• Stuffed animal
  • Soft blanket (I’ve found my favorites at Marshalls or Home Goods)
  • Pillow (or your own pillow case)
  • Hair dryer (if that’s important to you after hospital showers)
  • Bathrobe (if that’s your thing – I don’t keep one in my bag)
  • Laundry bag/bag to keep dirty clothes separate from clean ones (I just keep a few plastic target bags in my duffle)
  • Kleenex/Tissues if you prefer soft ones
  • Heating pad
  • Durable/tall refillable water bottle
  • 1-2 sealed bottles of water (yourself + caregiver)
  • Photos – friends, spouses, pets. While most of us have these digitally, sometimes it’s nice to put a small frame on your hospital windowsill or nightstand

Entertainment

  • Magazines / Books – physical or downloaded to your phone/tablet IMG_2496
  • Deck of cards or small game
  • Headphones
  • Coloring book/colored pencils or crayons or markers

I use small makeup size pouches or bags to organize things together (ie: electronic related items, toiletries, etc.), and keep this all in my duffle bag, which lives in our guest room closet. This is important for me to remember, in case my husband is out of town and a friend offers to swing by our place and pick it up from me!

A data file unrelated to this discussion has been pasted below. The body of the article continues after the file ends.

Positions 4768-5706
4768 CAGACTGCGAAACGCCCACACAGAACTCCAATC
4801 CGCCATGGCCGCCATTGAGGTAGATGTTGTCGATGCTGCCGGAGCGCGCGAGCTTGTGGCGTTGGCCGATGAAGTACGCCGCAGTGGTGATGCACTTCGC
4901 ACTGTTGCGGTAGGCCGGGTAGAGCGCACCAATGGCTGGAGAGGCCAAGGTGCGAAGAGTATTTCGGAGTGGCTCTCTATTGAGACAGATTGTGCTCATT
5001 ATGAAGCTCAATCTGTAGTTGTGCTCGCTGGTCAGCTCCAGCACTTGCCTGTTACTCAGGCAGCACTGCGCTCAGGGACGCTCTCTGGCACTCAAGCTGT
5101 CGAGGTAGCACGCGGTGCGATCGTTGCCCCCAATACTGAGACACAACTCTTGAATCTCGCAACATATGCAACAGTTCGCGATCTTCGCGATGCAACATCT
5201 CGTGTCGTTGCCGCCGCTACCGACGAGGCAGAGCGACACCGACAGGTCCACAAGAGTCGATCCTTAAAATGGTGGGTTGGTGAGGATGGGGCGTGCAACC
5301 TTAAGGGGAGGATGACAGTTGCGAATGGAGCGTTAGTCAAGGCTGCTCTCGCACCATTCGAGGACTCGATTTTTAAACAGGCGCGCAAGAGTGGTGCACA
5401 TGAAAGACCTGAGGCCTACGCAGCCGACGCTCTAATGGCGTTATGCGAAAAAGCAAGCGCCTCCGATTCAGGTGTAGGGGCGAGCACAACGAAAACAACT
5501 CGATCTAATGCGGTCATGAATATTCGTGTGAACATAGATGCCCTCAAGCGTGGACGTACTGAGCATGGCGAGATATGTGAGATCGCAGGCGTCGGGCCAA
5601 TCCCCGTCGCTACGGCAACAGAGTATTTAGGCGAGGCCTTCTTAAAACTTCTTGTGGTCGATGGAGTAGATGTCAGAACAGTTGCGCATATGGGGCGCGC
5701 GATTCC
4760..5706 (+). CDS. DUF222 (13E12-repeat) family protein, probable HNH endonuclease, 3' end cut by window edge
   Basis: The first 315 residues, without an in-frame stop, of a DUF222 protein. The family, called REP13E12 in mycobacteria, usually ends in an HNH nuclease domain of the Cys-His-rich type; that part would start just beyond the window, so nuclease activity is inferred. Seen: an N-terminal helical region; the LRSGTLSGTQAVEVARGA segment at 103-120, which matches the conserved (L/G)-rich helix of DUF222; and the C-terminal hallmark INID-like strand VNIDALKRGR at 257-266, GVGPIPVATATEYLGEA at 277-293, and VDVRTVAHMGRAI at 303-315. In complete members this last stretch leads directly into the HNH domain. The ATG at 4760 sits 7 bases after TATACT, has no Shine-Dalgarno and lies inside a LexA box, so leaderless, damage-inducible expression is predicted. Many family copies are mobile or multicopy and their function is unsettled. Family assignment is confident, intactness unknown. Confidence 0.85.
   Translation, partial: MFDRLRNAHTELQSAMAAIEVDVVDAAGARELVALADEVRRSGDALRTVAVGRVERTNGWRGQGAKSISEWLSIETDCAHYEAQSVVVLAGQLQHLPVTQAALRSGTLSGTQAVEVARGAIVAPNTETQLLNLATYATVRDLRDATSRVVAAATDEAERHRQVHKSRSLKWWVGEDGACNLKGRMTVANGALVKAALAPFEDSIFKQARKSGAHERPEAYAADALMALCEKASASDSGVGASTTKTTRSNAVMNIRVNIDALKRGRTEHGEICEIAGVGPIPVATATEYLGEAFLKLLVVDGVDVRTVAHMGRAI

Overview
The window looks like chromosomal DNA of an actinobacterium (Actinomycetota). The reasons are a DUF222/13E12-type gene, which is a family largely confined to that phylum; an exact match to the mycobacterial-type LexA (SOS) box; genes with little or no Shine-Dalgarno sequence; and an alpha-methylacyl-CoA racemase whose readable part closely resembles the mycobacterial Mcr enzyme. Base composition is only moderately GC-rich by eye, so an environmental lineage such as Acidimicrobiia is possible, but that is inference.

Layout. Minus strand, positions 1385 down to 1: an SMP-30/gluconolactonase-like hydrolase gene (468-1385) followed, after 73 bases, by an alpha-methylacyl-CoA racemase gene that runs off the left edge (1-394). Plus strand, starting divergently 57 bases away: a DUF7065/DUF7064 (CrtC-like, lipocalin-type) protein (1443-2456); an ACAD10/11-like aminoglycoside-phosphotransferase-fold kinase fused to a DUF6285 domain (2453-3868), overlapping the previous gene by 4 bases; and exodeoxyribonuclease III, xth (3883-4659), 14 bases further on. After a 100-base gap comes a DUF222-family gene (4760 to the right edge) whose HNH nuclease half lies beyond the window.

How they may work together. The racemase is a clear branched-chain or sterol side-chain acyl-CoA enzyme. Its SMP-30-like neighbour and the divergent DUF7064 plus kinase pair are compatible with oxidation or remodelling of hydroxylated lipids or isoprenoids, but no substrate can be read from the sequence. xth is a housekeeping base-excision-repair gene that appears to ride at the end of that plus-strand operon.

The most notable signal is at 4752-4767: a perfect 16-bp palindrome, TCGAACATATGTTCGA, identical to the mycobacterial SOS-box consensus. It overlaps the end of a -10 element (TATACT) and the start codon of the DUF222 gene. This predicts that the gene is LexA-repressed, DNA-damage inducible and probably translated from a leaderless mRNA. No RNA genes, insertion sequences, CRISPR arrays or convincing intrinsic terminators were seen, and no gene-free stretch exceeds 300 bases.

I mentioned my “To Add” list that I keep on my phone. Here’s what’s on it!

 To Add:

  • iPad + charger
  • Laptop + charger
  • Clothes (See above!)
  • Snacks: Including this obviously depends on your current intake abilities, or your caregivers, as well as your regular hospital’s offerings.

amandaThat’s it! If there are things on here that aren’t your jam, just leave them out or substitute with something more your style!

Connect with Amanda on social media! While she shares posts about her health adventures and patient advocacy efforts, she also share lots of other great content too!